‘Something Is Wrong at NBC’

By Chris Ariens Comment

A year ago, Matt Lauer, Savannah Guthrie, Megyn Kelly, Lester Holt and Chuck Todd all stood on the stage of Radio City Music Hall pitching the bold reporting and leadership position of NBC News to thousands of advertisers at the NBCU upfront. In a couple hours, the stars of NBCU will be back on that stage for the 2018 upfront. But for NBC News, what a difference a year makes. Here are three new stories following last week’s announcement of the results of an internal investigation into Matt Lauer.

  • Washington Post media columnist Margaret Sullivan says it’s a leadership problem: “Something is wrong at NBC, and by the traditional standard that the person at the top sets the tone and bears ultimate responsibility, it’s hard to absolve NBC Chairman Andy Lack…. To critics it would seem that network leadership isn’t taking that seriously enough, believing perhaps that the public is mostly unaware, and that advertisers don’t mind.”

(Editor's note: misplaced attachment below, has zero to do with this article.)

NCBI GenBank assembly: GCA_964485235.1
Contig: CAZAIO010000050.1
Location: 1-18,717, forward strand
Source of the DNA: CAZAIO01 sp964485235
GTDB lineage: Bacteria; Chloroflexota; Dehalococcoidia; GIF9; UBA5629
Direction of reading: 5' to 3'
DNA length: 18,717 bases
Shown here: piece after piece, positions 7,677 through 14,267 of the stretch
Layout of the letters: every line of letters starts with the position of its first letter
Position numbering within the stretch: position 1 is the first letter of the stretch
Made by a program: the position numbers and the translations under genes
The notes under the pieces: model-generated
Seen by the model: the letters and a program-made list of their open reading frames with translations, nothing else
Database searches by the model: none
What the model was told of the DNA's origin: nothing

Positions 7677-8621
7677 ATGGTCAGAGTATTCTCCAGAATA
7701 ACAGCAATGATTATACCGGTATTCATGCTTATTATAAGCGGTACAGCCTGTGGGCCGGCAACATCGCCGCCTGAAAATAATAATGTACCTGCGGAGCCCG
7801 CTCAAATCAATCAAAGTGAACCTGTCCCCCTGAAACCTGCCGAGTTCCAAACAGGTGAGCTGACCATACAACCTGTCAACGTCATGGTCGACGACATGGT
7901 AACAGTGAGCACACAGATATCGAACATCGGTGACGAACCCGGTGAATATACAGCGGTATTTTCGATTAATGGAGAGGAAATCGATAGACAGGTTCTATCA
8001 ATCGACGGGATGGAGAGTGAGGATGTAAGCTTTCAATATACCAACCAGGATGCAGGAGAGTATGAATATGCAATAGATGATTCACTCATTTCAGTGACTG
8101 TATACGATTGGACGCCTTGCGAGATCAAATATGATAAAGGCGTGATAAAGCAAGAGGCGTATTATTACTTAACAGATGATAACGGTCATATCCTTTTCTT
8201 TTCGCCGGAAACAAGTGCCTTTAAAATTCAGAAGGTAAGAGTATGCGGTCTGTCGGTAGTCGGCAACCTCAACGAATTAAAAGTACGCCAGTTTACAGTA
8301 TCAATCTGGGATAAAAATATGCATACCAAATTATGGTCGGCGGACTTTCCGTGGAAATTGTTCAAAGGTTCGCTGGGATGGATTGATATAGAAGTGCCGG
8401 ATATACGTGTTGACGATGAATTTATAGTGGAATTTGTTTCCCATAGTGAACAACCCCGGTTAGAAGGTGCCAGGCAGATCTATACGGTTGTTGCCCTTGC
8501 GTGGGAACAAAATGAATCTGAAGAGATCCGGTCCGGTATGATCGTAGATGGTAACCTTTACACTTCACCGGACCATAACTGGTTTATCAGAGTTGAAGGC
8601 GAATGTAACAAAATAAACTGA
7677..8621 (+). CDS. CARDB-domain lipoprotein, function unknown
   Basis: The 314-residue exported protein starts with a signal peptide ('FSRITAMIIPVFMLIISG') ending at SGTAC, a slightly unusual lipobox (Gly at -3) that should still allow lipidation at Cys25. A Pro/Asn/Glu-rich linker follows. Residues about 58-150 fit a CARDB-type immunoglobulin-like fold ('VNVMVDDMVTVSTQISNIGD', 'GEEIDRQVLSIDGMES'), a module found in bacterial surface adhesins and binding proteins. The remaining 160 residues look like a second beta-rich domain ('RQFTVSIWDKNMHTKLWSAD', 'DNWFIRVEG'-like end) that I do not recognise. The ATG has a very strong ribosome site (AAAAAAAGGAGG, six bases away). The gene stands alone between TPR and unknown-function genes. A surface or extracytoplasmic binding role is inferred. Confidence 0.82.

• New Yorker’s Ronan Farrow may be ready to open up about his departure last year. The best-selling author is about to write a new book called Catch & Kill. Farrow told CNN’s Brian Stelter: “It’s been important to me to keep the spotlight focused on the survivors of sexual violence who risked so much to speak to me and other reporters whose work I admire. I’ve also always said that the questions about the behind-the-scenes mechanics that suppressed these revelations are legitimate — and that, when enough time had passed, and once I had marshaled the evidence needed to tell this story, I would find a way to do so. ‘Catch and Kill’ is that story.”
  • The Daily Beast’s Maxwell Tani writes about the results of the 5-month internal investigation: “[N]ews staffers are allegedly demanding answers on why network leadership didn’t hire outside investigators, instead of NBC officials, to conduct the inquiry. According to the insiders, that arrangement smacked of self-dealing; and many women at NBC viewed the report and Lack’s memo to the staff as an attempt to whitewash and clear the largely male news division leadership of missteps or wrongdoing.”

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